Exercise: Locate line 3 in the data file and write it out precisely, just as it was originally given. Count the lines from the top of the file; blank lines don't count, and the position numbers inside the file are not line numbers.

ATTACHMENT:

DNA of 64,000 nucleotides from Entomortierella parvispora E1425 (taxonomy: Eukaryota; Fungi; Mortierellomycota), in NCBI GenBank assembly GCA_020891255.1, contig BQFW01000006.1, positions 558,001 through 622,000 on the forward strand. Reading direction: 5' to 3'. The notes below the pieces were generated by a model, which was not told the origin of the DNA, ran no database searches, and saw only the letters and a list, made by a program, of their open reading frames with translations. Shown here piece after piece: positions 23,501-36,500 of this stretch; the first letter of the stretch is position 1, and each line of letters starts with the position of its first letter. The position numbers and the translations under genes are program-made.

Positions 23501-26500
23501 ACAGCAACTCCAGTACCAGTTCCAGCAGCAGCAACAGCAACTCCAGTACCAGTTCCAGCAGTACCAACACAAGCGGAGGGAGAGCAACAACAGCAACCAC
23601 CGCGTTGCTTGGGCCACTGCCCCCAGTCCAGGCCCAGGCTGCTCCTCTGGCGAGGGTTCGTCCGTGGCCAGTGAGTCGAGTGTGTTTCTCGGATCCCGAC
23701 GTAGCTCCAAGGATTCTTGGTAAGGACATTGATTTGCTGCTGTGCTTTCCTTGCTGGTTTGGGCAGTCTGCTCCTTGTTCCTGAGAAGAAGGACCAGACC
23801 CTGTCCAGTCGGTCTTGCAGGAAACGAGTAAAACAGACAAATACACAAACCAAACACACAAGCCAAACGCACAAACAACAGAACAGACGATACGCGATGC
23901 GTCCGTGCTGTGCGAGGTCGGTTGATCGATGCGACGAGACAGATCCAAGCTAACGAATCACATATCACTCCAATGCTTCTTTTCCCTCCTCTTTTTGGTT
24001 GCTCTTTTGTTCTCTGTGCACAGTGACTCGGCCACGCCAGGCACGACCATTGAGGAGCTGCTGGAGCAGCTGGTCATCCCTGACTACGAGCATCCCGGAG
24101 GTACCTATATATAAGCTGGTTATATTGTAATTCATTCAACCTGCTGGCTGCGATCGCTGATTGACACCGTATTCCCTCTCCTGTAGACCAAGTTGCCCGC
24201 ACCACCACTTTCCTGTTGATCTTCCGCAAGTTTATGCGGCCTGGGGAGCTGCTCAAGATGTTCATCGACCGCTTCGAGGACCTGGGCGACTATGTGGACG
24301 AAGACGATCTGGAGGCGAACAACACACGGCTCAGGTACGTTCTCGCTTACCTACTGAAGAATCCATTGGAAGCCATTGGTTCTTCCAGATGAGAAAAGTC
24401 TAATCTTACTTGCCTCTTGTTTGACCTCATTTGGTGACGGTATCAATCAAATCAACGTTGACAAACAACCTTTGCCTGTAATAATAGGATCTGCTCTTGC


23501 ACAGCAACTCCAGTACCAGTTCCAGCAGCAGCAACAGCAACTCCAGTACCAGTTCCAGCAGTACCAACACAAGCGGAGGGAGAGCAACAACAGCAACCAC